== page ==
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Value-Based Assessment

One of the most difficult decisions you may need to make as a maid employer is the decision to let a staff go. It is easier for most people on their conscience when the DS is the one who makes the decision to quit. That way, you can put all the blame on her for her laziness, inefficiency and inability to stick it out.

I have had employers come to me, who regret their decision to fire because they made it in the spur of the moment, and maybe under huge influence of friends and family who pushed them to it.

However, no matter how much you may avoid being the one to dismiss a DS, the time eventually comes when you have to decide if you should be tolerating or forgiving certain character or behavior or just let the person go. It becomes most difficult to arrive at a decision when the particular DS is fantastic in an/some area(s).

There are no level playing fields as I have discovered, because no two homes are exactly the same. What employer A will accept, employer B will never allow and employer A should never be made to feel bad for her choices.

So how can a balanced decision be reached when trying to dismiss a staff?
It is by assessing the “Value Contribution” in the maid-employer relationship. The relationship between a maid and employer should be a value-based one, where maid and employer adequately provide the needed value and likewise receive value in return. The emphasis is on the word “needed” because a DS may be putting in hard work but not value adding work. An example is when a domestic staff gets up to sweep the floor in the morning at the time when she is supposed to be helping the kids prepare for school.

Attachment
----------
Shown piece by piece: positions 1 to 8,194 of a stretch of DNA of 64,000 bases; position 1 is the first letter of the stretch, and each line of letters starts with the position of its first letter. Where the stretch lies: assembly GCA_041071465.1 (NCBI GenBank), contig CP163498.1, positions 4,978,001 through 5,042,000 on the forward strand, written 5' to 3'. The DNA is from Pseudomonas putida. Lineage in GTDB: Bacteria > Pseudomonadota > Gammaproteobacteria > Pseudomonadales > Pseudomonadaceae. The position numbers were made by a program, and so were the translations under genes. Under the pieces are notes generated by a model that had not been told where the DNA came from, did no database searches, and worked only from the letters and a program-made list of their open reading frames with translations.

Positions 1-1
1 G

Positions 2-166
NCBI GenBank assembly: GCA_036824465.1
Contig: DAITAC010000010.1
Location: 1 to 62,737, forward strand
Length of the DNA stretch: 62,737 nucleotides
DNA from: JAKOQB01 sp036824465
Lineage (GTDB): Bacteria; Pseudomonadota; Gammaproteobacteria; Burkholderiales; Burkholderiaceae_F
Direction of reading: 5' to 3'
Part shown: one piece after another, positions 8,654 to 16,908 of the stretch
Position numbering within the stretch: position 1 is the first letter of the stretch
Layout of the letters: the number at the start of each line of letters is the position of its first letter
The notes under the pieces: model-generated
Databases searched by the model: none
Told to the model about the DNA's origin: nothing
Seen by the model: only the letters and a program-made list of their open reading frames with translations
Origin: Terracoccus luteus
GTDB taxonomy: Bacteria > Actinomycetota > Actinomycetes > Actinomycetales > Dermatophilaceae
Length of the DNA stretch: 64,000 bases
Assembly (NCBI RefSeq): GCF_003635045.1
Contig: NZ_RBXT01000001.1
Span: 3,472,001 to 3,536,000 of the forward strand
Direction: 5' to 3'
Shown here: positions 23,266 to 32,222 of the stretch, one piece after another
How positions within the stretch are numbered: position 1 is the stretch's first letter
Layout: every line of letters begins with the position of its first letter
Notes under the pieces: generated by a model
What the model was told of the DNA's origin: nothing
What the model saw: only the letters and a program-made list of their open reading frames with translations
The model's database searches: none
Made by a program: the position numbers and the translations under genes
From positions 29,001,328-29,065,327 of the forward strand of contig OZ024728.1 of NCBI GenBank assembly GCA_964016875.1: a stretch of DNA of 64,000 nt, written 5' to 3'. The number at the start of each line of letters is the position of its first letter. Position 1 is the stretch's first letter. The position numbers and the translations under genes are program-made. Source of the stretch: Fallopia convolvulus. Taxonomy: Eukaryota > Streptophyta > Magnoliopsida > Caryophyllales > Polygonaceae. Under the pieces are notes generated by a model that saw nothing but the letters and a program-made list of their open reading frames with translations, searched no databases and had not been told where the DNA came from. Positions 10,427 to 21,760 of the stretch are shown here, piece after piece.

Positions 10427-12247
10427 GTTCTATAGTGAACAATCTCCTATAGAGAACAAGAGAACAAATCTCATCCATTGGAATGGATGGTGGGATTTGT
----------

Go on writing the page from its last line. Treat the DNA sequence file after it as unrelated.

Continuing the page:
To further get value from this assessment, it has to be done across the aisle (for yourself) to determine if you should be the one making adjustments. Because as I have witnessed in so many cases, many employers are blind to their own faults.

Also, it can be done with your DS, so that they can be aware of the process that brought you to that decision, own up, accept responsibility and make changes if they are willing to. And if your mind is made up about dismissal, your DS has full knowledge of his/her misdoings.

So, if you are in this position and want to arrive at a guilt-free decision, enter your email to access your value contribution assessment.

If you are able to answer these questions in detail and genuinely, it will save you from keeping who should be dismissed or dismissing who can still be taught. Hope you find this resource helpful.

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Have you ever been at the crossroads on how to proceed with an erring domestic staff? Let me know about it in the comments.


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